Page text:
The Most Popular Shakespeare DVDs
All the world's a stage, according to the Bard, but sometimes a person just wants pop a DVD into the player and enjoy a movie. Fortunately, filmmakers love Shakespeare and there are hundreds of films and documentaries based on his thirty-eight plays. Whether you're looking for some fun romantic comedies or wanting to learn more about the world's greatest playwright, you're sure to find something on this list to indulge your Shakespearean interests.
Shakespeare in Love (1998)
This light romantic and fictionalized biography of Shakespeare stars Joseph Fiennes in the titular role and Gwyneth Paltrow as his love interest, Lady Viola. Shakespeare struggles with writers block, a disastrous first draft of "Romeo and Ethel" and the impending closure of his theatre when he meets the star-crossed Viola. As the story unfolds, the audience is rewarded with snippets of dialogue and subplots mined from Shakespeare's original works.
Henry V (1989)
Kenneth Branagh directed and starred in this film that was so absolutely delicious, it launched a decade of Hollywood love for the Bard. Henry leads the underdog British to victory at Agincourt. Branagh's epic delivery of the St. Crispin's day speech is so good that you'll feel your heart pump faster. Good thing too, because it may just skip a beat later when he romances Katherine (Emma Thompson).
Director Akira Kurosawa brings King Lear to life as an elderly warlord in feudal Japan. His sons are at war with each other while the foolish and prideful king gives in to flattery and fights the truth and honesty of his youngest son. The film has become a benchmark among cinema students due to its tight cinematography and ambitiously choreographed battle scenes.
Kenneth Branagh directs and stars as the Danish prince. This film is a must see for the eclectic yet successful casting. Kate Winslet, Gerard Depardieu, Charlton Heston, Jack Lemmon, Billy Crystal and Robin Williams all make memorable appearances in the film.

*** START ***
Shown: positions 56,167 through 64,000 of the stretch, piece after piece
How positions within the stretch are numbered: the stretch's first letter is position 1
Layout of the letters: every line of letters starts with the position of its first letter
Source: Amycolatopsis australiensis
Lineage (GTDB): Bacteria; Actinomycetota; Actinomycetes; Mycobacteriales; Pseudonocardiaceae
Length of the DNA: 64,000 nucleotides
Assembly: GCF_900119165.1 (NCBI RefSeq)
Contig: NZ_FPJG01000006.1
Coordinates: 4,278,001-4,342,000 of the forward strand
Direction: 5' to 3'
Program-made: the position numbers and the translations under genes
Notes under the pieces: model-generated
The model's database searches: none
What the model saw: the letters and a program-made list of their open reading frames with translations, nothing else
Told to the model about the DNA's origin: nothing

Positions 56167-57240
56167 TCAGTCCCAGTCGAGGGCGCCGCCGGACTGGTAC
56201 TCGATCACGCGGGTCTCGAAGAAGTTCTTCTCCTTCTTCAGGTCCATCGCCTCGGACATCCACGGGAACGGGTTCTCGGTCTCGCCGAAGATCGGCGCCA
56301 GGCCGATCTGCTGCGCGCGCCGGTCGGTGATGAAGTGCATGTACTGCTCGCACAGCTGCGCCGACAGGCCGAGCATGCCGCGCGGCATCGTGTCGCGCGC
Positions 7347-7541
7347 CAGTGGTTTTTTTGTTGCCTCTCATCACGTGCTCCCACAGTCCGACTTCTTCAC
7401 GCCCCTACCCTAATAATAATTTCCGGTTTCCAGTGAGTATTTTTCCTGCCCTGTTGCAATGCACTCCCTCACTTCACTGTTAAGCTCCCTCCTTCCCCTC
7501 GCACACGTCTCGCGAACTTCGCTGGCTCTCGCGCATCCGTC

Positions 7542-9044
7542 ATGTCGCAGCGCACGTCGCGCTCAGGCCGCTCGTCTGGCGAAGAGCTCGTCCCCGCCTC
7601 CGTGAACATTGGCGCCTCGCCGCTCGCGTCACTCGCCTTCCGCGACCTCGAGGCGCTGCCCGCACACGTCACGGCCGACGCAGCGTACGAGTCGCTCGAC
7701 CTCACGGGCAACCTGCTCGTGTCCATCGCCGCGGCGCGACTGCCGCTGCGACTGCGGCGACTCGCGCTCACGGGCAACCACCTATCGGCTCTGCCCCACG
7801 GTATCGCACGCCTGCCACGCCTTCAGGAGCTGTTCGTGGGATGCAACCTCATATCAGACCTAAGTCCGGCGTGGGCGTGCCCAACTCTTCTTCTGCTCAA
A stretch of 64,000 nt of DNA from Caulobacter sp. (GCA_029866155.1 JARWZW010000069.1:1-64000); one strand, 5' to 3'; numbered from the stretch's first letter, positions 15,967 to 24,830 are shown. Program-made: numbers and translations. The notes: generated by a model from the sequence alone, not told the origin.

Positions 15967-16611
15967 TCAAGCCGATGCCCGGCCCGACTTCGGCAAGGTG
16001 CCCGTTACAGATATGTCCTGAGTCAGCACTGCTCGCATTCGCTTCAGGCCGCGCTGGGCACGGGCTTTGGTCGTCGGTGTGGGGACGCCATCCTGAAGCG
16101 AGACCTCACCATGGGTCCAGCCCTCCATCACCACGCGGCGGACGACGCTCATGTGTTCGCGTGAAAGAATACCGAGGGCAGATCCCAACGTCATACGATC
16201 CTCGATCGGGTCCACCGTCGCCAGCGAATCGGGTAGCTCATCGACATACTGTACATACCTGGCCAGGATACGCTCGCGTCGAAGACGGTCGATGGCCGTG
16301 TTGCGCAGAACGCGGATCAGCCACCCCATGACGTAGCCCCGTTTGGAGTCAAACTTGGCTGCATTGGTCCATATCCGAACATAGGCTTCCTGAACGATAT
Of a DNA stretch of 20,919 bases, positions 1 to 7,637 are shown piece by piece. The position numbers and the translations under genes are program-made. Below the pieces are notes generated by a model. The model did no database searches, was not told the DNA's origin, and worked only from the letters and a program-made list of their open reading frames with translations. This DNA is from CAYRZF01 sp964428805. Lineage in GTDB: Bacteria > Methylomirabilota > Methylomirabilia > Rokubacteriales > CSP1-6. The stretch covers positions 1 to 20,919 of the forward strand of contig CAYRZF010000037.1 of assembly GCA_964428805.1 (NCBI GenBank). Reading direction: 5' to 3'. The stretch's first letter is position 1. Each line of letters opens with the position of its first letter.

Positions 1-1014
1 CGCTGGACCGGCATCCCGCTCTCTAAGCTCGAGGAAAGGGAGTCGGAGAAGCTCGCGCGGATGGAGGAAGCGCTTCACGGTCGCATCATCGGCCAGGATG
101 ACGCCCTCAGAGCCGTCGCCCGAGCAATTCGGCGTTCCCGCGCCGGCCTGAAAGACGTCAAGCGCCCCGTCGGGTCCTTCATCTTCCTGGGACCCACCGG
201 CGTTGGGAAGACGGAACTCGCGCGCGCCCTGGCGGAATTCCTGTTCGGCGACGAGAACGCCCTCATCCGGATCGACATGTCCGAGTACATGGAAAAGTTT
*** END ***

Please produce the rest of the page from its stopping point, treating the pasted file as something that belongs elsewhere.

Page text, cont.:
West Side Story (1961)
This famously reinterpreted version of Romeo and Juliet sets the lovers in a fantasised mid-century New York. In a loosely veiled study of race and class, the teens are members of rival gangs. As the actors dance and sing their way into battle, the film comes across as quirky to the modern audience. Nevertheless, it has become a much loved adaptation of Shakespeare's most popular play.
Simon Schama's Shakespeare
In this BBC documentary, Simon Schama explains Shakespeare's motivations, methods and history in the context of his life in sixteenth century London. He examines the court intrigues that influenced the tragic plays - Hamlet, Richard II and Macbeth and draws comparisons between those plays and the courts of King James and Queen Elizabeth.
Forbidden Planet (1956)
You may know Leslie Nielson for his roles in the Airplane and Naked Gun films, but long before he became famous for starring in absurdist comedies, Nielson claimed his fame by bringing Shakespeare's The Tempest to outer space. And it made sense, as the world was about to enter the space race, that a fantasy about shipwrecks and unknown lands would be set on a distant planet. True Shakespeare geeks will have fun interpreting the film's characters, especially Caliban, the noble savage, brought to the screen as Robbie the Robot.
The Taming of the Shrew (1967)
Richard Burton and Elizabeth Taylor are at their feisty best in this adaptation by director Franco Zefferelli. Lavish set and costume designs provide plenty of visual appeal and the leads do great justice to Shakespeare's witty and acerbic dialogue.
William Shakespeare's Romeo and Juliet (1996)
Young audiences rushed to theatres and started studying Shakespeare when teen obsessions Leonardo DiCaprio and Clare Danes joined forces as the fated lovers. This version of the play pitted Montagues against Capulets after a wild house party in modern Verona Beach, California.
Honourable Mention: Slings and Arrows
This Canadian television series has become a cult classic amongst Shakespeare enthusiasts. The series revolves around a Shakespearean Theatre company led by a crazed actor, haunted by guilt and the tragic death of his estranged friend. With witty dialogue, jealous lovers, a ghost and even a Yorick-inspired skull to talk to, the series writers bring the spirit of Shakespeare to the small screen.